February 9, 2011
Fourth Hour Biology
Triple X Syndrome
Triple X Syndrome, also known as Trisomy X, is the occurrence of three X chromosomes in a human rather than two X chromosomes or one X and one Y. This condition is only present in females, and is relatively harmless. Some go their entire lives without even knowing they have it, as it cannot be diagnosed until later in life. Only minor abnormalities in physical appearance result from this disorder, though mental development can be prolonged because of it. The chance of having a child with Trisomy X is only one percent, though there is no way to know for sure whether or not your child has it until it is fully developed. One in one-thousand girls have this disorder, and five to ten children are born in the United States with it each year. In nineteen-fifty-nine, the first case of Triple X Syndrome was realized by Patricia A. Jacobs.
Patricia published the first case of a woman with forty-seven X chromosomes while she was in Scotland. She found that the disorder is not hereditary, but a random occurrence in the human genes. The Human Genome Project, the ongoing mapping of the human make-up, may help us to find more information about the coincidence.
Girls with the disorder are typically abnormally tall, and may have a smaller head size than normal. People with Trisomy X are more likely to have learning disabilities, to be delayed in developing motor skills, and in some cases are apt to kidney trouble, seizures, or emotional disorders. Because the symptoms are so varied and come into effect later in life, Trisomy X cannot be diagnosed until later in life. Fortunately, it does not require treatment or a cure.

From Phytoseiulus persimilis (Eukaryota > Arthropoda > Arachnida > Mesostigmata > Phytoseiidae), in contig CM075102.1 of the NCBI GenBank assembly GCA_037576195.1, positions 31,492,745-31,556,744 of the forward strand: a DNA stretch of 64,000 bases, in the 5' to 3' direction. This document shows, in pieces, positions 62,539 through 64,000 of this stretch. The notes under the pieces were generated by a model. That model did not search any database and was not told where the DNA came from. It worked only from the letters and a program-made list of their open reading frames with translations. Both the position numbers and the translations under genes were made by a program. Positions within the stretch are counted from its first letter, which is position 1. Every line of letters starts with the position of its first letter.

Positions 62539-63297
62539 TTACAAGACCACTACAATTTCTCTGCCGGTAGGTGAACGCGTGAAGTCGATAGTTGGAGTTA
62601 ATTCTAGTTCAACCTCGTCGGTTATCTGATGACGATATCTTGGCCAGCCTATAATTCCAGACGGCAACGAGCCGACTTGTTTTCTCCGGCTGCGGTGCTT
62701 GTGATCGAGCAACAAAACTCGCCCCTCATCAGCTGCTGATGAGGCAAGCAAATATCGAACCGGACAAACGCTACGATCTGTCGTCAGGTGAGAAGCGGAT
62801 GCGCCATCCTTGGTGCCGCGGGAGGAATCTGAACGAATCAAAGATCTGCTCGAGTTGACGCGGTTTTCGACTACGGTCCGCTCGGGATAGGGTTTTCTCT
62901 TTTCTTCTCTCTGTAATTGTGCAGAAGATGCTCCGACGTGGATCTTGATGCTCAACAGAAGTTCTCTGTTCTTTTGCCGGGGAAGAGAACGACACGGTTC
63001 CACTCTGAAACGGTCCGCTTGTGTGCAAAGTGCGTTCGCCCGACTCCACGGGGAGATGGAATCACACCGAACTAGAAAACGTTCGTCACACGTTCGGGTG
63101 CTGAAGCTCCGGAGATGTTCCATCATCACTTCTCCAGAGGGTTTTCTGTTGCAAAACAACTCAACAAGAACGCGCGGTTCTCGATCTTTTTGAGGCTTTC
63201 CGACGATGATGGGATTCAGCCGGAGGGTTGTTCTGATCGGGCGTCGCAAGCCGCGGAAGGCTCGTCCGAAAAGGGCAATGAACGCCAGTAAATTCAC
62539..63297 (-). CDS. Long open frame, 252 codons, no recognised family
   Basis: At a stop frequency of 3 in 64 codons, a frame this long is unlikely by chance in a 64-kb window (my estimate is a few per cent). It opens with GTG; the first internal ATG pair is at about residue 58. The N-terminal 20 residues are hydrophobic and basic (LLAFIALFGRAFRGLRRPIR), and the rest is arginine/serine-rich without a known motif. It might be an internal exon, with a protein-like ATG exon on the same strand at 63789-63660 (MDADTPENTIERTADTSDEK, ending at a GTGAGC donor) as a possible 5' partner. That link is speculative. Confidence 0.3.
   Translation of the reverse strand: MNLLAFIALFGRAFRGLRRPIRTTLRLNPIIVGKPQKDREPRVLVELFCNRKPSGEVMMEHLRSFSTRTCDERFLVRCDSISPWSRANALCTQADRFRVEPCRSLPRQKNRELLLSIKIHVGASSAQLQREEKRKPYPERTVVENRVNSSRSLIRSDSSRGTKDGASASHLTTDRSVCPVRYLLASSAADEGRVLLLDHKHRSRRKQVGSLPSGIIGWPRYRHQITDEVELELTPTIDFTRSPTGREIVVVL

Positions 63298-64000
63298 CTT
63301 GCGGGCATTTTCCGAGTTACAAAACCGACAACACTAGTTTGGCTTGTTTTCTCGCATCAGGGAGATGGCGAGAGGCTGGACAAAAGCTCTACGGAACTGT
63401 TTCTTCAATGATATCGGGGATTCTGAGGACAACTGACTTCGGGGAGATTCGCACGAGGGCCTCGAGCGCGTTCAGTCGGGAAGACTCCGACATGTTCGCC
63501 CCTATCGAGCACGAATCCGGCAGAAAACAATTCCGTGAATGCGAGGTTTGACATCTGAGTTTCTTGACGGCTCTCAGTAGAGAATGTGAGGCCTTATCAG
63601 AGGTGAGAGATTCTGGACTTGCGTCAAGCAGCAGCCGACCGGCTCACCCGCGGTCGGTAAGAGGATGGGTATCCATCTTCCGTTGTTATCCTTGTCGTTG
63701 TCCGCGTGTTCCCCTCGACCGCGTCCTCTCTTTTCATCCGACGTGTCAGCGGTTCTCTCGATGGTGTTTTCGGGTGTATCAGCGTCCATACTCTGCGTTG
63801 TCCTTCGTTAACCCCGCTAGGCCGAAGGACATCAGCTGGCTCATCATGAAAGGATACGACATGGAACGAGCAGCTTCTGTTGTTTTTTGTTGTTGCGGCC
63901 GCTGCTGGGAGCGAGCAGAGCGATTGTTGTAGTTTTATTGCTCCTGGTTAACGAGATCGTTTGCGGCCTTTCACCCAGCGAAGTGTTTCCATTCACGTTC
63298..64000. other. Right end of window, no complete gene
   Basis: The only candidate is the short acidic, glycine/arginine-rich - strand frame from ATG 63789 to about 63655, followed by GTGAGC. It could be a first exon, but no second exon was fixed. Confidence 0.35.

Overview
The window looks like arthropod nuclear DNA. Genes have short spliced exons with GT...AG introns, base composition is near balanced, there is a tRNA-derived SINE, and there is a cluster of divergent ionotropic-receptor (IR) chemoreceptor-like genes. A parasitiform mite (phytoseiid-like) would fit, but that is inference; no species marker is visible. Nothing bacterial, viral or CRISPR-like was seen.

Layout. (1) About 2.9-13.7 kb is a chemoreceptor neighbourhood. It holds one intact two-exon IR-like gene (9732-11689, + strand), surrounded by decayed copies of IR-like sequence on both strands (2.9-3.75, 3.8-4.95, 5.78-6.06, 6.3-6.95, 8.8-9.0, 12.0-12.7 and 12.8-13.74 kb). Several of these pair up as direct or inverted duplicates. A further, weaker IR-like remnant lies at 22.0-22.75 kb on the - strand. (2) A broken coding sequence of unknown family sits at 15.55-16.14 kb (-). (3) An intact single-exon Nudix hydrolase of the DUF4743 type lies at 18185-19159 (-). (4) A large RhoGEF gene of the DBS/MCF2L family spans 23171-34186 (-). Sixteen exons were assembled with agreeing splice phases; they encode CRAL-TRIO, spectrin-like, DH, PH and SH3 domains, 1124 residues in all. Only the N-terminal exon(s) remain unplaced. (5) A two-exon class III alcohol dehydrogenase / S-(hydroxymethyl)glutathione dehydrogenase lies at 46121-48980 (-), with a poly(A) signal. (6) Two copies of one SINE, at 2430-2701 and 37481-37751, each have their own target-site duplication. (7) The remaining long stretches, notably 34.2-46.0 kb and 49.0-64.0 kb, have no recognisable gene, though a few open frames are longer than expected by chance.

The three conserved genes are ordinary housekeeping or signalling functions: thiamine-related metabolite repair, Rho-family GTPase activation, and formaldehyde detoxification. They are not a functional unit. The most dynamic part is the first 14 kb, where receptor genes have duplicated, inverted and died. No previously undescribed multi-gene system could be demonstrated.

There are few cases in which Triple X Syndrome is connected to mental of emotional problems throughout life. It’s only major effect on the body takes place during infancy and toddlerhood, through parts of childhood. The girl with the disorder may have difficulties learning how to speak, read, write, and even walk. However, she will most likely lead a normal adult life. The effects on the body are minor and sometimes unnoticeable. As mentioned above, the carrier may be unusually tall or have a small head. Sometimes the eyes will be abnormally far apart, and kidney problems or seizures may come up.
Triple X Syndrome is not a severe condition, and it does not require treatment, although it’s symptoms may. There is no cure for Trisomy X today.
Trisomy X is a genetic disorder, and is therefore not contagious. It cannot be passed like a cold, or from child to parent. It is a random happenstance in the formation of a child, and it is not severe, though it can contribute to severe health problems- development problems, kidney failure, seizures, emotional disorders. However, all of these can happen to someone who does not have Trisomy X. A male cannot have Trisomy X.
In conclusion, Trisomy X is not something one should be worried about. It is a minor disorder found in a small percent of women and it is not contagious or severe in any way. However, the Human Genome Project can help us learn more about it.